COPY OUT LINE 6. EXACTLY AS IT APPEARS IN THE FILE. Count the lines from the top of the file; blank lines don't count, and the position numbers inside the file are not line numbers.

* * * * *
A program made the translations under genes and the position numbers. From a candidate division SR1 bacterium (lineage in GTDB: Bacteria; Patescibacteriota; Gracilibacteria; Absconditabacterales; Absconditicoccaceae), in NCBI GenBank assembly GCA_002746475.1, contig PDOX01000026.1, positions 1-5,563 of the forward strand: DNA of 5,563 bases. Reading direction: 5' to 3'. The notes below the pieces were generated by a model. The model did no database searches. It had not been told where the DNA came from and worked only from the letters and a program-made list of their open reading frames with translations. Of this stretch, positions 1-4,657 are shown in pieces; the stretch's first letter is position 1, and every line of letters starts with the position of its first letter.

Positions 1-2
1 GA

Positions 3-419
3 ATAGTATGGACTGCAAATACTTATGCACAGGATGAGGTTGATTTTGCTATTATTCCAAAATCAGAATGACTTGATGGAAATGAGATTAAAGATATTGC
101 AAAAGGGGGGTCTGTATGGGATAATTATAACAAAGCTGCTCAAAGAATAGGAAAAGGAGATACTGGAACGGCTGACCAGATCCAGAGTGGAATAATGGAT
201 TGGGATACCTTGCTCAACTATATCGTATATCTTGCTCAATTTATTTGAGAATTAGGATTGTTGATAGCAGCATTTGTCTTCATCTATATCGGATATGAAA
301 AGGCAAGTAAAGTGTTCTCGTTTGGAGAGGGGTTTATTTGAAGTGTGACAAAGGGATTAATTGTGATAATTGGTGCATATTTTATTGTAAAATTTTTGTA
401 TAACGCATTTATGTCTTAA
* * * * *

101 AAAAGGGGGGTCTGTATGGGATAATTATAACAAAGCTGCTCAAAGAATAGGAAAAGGAGATACTGGAACGGCTGACCAGATCCAGAGTGGAATAATGGAT